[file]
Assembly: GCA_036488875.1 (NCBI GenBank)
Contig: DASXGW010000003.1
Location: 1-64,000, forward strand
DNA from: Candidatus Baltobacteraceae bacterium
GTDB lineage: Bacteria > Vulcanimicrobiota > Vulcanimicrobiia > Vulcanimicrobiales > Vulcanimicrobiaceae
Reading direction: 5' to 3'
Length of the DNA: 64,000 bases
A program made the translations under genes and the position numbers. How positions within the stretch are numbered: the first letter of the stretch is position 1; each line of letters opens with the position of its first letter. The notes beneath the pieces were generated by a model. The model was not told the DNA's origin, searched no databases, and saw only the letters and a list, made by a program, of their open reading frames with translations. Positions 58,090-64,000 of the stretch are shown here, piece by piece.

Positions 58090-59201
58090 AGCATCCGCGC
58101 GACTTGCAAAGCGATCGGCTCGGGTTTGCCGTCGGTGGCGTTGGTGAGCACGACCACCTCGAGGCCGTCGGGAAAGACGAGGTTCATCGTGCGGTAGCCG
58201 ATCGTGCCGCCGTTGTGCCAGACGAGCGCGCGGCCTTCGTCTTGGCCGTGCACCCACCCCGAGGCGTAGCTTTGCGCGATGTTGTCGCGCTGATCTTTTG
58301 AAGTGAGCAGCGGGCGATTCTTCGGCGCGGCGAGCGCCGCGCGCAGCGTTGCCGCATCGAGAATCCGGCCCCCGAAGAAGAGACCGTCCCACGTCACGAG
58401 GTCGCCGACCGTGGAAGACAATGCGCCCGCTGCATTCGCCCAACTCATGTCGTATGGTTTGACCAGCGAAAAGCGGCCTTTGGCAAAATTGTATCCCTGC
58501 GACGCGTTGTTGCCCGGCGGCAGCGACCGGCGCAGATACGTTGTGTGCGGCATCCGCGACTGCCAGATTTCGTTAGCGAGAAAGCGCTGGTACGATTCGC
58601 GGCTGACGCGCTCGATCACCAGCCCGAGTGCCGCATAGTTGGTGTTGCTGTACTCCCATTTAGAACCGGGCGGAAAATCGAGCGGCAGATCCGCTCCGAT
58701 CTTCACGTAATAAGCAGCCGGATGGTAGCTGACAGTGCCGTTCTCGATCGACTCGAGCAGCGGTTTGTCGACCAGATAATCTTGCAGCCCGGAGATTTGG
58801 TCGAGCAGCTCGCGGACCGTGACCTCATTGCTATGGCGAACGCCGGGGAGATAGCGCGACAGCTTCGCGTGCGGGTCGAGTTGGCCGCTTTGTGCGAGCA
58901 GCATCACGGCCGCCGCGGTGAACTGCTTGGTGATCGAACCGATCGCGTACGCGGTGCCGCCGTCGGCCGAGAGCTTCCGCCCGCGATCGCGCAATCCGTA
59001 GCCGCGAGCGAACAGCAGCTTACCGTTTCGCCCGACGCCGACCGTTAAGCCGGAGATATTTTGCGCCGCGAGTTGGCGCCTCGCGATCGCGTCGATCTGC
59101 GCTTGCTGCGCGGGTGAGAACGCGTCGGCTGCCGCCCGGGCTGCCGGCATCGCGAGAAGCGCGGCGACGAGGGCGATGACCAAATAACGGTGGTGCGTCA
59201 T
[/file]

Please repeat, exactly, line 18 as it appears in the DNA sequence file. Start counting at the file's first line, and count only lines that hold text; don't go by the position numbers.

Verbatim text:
58801 TCGAGCAGCTCGCGGACCGTGACCTCATTGCTATGGCGAACGCCGGGGAGATAGCGCGACAGCTTCGCGTGCGGGTCGAGTTGGCCGCTTTGTGCGAGCA